If anything, this is probably the time to get the requisite smartass comments out of the way, so we can take the high road when it goes on the air. The world really doesn't need another “would you marry a chinchilla?” reality show, nor does it need the umpteenth Gritty Police Drama. A show that portrays community colleges as flawed but basically good, full of flawed but basically good people gradually getting their stuff together, isn't such a bad idea. And if we retreat into the usual Stuffy Professor tut-tutting, we'll only confirm a really tenacious and unhelpful stereotype of higher education.

Regarding "wrongitude," I myself prefer the (not-yet-a-word) "wrongth." As in, "your proposal is laden with wrongth." The word's strange mouth-feel adds to the sense of...well...wrongth.
Have you looked at Scholar360 (as an alternative to BlackBoard et al). It is supposed to cost a lot less than BlackBoard.
Three things.

I hate Moodle. I'm an open source advocate, but it has too many steps and is counter-intuitive. I wish you luck with this.

Do you pronounce "wrongitude" with a hard or soft g?

Here in Ontario it is quite common for people on social assistance who are waiting for public housing to live in motels (seedy ones, in seedy areas, as you described). Many of these people are recent immigrants, often refugees. Even when the economy was good this was the case because the waiting lists for affordable housing are so long it takes years.
FWIW, I like using Moodle better than Blackboard because it seems more flexible (illusion or reality, I don't know) and had a short learning curve (at least for someone who had used Blackboard but didn't seek IT service help). YMMV.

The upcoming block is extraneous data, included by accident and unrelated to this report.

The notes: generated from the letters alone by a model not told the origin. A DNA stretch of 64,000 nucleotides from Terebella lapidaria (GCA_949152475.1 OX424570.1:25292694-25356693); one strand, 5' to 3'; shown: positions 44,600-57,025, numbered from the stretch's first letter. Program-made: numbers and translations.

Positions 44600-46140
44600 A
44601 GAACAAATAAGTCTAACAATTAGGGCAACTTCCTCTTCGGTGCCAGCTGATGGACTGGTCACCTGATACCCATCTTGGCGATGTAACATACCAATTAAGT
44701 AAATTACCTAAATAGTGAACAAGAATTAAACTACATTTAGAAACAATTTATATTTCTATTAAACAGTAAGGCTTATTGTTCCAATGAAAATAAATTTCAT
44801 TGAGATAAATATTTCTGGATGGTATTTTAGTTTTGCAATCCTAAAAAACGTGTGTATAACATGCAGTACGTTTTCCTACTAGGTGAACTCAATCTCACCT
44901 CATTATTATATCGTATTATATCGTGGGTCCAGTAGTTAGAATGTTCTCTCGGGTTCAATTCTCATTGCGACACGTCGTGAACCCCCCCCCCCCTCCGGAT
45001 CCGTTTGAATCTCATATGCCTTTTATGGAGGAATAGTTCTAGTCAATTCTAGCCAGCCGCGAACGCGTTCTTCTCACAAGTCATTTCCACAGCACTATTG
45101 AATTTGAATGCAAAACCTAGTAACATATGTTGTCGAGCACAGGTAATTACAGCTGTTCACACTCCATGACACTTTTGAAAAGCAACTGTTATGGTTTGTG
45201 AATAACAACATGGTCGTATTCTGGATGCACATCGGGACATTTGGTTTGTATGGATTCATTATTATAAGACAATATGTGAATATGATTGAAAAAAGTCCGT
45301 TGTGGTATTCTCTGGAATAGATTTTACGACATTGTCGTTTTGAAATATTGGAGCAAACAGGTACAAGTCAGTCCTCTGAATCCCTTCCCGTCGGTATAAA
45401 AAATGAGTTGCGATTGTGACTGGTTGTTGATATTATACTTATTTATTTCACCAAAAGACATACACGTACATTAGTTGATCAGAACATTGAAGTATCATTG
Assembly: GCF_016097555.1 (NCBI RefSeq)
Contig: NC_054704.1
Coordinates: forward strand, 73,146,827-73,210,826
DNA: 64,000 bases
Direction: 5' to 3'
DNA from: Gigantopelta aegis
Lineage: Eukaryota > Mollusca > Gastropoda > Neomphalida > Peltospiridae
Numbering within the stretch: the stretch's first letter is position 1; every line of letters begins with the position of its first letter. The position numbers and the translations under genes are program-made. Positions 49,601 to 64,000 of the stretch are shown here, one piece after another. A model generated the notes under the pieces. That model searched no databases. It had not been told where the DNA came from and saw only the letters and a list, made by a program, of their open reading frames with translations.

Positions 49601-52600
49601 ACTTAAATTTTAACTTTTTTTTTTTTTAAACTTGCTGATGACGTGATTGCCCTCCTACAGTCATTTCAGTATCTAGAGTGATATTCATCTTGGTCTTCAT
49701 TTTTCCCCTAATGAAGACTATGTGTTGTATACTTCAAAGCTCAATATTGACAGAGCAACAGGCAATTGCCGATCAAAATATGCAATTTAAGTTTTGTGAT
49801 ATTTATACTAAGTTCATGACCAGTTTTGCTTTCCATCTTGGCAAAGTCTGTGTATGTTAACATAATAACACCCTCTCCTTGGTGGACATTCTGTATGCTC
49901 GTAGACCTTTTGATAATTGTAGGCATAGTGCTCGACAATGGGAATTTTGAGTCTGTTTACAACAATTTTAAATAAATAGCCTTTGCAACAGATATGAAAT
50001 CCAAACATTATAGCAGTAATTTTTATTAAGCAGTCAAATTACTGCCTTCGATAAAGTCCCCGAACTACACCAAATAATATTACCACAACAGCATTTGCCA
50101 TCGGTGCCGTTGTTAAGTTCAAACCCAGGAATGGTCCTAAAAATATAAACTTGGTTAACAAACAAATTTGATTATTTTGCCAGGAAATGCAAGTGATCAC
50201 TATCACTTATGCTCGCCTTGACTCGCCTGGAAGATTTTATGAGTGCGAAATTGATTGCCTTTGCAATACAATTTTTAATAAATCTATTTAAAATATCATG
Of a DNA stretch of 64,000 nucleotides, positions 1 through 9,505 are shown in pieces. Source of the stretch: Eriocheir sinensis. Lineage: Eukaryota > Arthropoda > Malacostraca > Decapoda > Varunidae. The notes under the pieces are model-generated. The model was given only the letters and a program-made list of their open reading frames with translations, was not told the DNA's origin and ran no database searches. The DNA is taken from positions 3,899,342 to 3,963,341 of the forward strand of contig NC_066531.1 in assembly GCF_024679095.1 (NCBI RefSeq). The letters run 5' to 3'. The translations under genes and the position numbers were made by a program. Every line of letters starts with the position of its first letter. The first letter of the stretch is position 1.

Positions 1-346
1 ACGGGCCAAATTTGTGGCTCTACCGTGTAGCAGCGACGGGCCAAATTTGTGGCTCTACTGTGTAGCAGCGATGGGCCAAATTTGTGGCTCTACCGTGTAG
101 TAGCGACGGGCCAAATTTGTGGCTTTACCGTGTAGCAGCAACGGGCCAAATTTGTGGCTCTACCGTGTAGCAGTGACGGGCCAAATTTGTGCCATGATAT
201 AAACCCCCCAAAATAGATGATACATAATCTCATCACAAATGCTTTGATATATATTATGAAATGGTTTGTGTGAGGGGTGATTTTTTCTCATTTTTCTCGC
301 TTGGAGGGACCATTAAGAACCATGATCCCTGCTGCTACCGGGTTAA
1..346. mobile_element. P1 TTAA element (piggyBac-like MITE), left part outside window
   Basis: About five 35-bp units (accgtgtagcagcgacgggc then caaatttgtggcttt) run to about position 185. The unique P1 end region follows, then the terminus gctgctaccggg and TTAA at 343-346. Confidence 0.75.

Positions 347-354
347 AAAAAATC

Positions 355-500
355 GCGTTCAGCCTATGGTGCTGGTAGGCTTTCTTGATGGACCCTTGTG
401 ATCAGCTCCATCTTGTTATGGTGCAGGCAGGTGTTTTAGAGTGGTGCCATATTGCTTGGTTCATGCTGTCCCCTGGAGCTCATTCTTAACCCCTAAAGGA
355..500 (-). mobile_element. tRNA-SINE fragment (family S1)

Hmm, it's not clear to me from the post that you actually watched the trailer for the show. If not, I'd give it a look: I think it's actually a very kind a sympathetic view of CCs even if, apropos of your past few posts, it doesn't quite get the demographics right. And it looks more amusing than 90% of the sitcoms on TV, so maybe it has a chance of surviving. If nothing else, McHale will bring his cult following along from "The Soup".
Also, regarding the TV show, I think it's by the creators of Arrested Development, which might be a good sign.
I can't believe it! I just learned Angel after using Blackboard the semester before. I can't wait for the emails from our tech guy - new workshops all over again.
We signed a 3-year contract with Angel a few months ago, and then told Blackboard where they could stick it. Ouch! If that isn't wrongitude, I don't know what is.
School buses stop at all kinds of non-single-family dwellings here in the southwest.

Most towns don't consider "maintaining a permanent residence" as a prerequisite for educating children. (argue about the rightness/wrongness/opportunity for abuse etc. if you want but it's happening)

Oddly enough, most people don't get excited about legality/residency requirements until the High School level; but that's a function of the importance placed on football . . . (residency requirements for membership in a HS athletic program).
my university switched from WebCT to Sakai a couple of years ago when Blackboard bought them.

I have been told by our vice-provost that it has not been cheaper (we now spend money on dedicated IT staff/developers), but the support is much better and it is easier to make it do what we want.
Being a lowly adjunct I can't speak to cost, but I've really enjoyed using Sakai. Very powerful in terms of features, but also quite intuitive--I never had any training, and I don't think I've even needed to consult the help files once.